Soon, I begin to near an old cabin where we all agreed to meet up for lunch. There's a little privy near by and some picnic tables. We're higher up, at around 8k feet. We spread out along the wall of the cabin and pick at our feet and food.
Cowboy eats a tortilla covered in peanut butter and a melting chocolate bunny. I share my chili mango and nibble on chips and Reese's pieces. We use the privy and rate it a 9/10 for smell and cleanliness. Such a luxury!
We're back to hiking and the trail rolls beautifully. We all separate and slip into our own little worlds. The trail occasionally is signed by pine cones and rocks that points us in the correct direction at road junctions. We're all going to meet at our next water source, a faucet. I find Cowboy reading with his back up against a tree. To his left is a stagnant pool of water with tracks all around it. We pick our coyote, bobcat and possibly cougar.
Soon, Pedia, Skippy and Pitstop arrive. Skippy and I watch packs while they find the faucet and fill our water bottles. We only have 5 miles left. What an easy day so far! Water bottles filled and snacks had, we're back on trail and approaching a rather famous oddity of the trail. A private "zoo" where they have trained wild animals that they use in films. A few additional hikers follow up behind us as we approach the chain link fence. We can all see a lounging Bengal tiger and then a bear that weaves back and forth in it's small cage.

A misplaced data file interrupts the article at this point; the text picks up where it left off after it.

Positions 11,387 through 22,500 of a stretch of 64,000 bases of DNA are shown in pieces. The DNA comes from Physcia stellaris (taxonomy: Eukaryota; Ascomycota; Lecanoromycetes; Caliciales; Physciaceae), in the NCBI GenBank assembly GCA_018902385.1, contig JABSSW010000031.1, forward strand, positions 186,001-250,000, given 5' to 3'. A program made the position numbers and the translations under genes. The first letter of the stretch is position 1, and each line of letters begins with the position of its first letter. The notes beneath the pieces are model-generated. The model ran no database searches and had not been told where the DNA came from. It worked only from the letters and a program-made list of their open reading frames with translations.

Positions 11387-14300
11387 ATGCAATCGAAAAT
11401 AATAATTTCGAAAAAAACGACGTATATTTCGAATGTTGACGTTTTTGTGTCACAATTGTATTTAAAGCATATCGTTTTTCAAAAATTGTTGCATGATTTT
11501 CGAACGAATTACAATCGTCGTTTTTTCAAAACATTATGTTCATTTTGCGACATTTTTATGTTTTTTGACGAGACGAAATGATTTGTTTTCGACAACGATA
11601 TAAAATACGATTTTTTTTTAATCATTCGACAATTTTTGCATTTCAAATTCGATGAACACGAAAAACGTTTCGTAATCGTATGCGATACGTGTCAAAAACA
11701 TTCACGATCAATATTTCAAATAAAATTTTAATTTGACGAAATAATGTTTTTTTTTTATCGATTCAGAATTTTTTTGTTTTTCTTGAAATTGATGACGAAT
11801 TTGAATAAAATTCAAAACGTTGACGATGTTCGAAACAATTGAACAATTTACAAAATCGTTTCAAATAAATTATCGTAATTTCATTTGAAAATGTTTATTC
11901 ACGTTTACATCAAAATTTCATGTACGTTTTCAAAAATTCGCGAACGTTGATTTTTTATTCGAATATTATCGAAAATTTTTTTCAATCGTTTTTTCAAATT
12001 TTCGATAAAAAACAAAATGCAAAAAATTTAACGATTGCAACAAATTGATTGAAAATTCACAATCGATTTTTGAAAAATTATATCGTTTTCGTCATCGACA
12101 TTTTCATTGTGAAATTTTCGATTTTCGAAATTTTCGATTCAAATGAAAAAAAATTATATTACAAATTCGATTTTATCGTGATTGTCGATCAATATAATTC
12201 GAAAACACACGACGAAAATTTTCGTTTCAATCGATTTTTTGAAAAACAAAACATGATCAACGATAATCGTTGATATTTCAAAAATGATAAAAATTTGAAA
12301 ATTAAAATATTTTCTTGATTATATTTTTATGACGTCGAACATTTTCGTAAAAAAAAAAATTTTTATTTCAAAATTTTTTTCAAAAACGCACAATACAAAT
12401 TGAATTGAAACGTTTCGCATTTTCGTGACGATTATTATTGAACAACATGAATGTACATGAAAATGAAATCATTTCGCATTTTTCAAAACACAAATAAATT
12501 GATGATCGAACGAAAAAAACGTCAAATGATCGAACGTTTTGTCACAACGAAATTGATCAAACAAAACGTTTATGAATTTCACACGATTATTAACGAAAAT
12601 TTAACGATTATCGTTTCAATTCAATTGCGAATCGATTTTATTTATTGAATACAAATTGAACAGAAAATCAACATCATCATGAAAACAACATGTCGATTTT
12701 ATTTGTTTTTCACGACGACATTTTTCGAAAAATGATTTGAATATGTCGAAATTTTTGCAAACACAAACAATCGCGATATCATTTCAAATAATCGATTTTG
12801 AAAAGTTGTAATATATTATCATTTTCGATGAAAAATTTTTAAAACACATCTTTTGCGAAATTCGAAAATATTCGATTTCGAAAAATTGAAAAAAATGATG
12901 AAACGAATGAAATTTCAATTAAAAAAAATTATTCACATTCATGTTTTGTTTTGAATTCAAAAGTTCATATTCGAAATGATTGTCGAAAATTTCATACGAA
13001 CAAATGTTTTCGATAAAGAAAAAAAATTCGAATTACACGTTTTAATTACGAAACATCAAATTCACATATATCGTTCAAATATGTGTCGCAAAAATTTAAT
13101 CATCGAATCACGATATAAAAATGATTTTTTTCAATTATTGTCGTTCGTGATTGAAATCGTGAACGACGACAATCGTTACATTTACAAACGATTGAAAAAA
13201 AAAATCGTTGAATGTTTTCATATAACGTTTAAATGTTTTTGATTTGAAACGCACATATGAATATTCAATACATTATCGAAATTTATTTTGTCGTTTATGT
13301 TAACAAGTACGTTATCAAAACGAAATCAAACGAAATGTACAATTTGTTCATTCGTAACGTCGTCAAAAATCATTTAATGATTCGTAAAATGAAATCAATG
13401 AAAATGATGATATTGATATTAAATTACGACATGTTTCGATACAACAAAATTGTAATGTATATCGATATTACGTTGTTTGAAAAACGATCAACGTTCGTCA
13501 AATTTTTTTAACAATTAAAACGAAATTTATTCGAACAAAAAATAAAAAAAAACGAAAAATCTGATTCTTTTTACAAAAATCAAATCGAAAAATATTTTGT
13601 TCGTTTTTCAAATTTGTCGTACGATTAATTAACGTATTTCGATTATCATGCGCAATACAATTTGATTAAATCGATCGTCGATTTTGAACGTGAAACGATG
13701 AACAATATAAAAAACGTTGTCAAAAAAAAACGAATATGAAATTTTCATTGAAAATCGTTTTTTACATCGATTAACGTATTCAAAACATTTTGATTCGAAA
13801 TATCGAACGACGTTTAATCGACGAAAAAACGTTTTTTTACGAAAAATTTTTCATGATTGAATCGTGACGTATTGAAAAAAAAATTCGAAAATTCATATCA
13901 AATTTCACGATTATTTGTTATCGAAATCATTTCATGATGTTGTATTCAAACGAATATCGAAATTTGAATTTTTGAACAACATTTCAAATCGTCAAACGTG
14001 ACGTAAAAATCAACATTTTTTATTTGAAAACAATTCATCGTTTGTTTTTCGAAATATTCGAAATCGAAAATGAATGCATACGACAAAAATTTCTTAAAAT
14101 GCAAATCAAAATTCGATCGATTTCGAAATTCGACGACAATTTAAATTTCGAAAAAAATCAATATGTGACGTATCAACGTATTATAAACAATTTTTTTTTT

We walk a little further around the enclosure and see another sad bear and a mountain lion. The sound of an actual African lion roaring is heard. Then, a very tall and big man with full tattooed sleeves and a mohawk approaches us with his hands gloved.
"Hey guys. I'm getting ready to move a cat. I'll give y'all a few minutes to look and then I'll need you all to move away. How about this wind, amirite?" he says to us very casually.
We all look like small children with our mouths open and fingers intertwined in the chain link fence. We say yes in a daze and move on.
"Poor bears. Poor cats," I say with sadness.